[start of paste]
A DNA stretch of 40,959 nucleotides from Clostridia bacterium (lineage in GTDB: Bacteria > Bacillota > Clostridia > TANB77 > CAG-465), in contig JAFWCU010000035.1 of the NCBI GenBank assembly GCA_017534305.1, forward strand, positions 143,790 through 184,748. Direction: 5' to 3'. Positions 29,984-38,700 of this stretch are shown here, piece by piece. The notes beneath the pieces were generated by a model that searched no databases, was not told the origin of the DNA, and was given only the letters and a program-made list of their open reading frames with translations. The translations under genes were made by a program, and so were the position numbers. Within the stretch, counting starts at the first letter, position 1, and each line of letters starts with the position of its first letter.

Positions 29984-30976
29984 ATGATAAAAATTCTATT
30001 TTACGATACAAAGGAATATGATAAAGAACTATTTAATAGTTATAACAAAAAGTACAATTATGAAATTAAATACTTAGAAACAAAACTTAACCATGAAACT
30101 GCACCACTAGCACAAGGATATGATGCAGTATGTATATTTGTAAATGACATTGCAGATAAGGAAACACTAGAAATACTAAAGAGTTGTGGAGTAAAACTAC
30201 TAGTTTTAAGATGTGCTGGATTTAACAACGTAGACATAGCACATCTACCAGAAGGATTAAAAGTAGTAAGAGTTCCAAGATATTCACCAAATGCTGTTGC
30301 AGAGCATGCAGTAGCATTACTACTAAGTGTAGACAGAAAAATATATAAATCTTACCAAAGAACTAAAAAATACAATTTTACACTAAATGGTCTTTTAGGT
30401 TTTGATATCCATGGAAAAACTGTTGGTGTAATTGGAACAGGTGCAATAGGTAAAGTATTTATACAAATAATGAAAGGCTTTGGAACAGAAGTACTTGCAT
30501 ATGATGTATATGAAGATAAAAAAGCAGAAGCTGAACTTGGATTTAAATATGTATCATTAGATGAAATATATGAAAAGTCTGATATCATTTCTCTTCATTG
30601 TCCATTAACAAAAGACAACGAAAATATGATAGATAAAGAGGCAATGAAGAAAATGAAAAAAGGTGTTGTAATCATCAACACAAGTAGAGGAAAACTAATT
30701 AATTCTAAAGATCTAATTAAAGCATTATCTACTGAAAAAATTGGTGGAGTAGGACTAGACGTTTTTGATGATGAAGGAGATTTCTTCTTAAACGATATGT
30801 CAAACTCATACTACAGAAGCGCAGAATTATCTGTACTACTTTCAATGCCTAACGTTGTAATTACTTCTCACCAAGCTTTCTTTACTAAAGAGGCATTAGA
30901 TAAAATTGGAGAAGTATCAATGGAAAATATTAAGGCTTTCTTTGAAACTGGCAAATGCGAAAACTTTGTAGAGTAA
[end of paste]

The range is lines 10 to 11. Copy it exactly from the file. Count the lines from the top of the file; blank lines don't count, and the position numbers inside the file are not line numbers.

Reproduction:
30601 TCCATTAACAAAAGACAACGAAAATATGATAGATAAAGAGGCAATGAAGAAAATGAAAAAAGGTGTTGTAATCATCAACACAAGTAGAGGAAAACTAATT
30701 AATTCTAAAGATCTAATTAAAGCATTATCTACTGAAAAAATTGGTGGAGTAGGACTAGACGTTTTTGATGATGAAGGAGATTTCTTCTTAAACGATATGT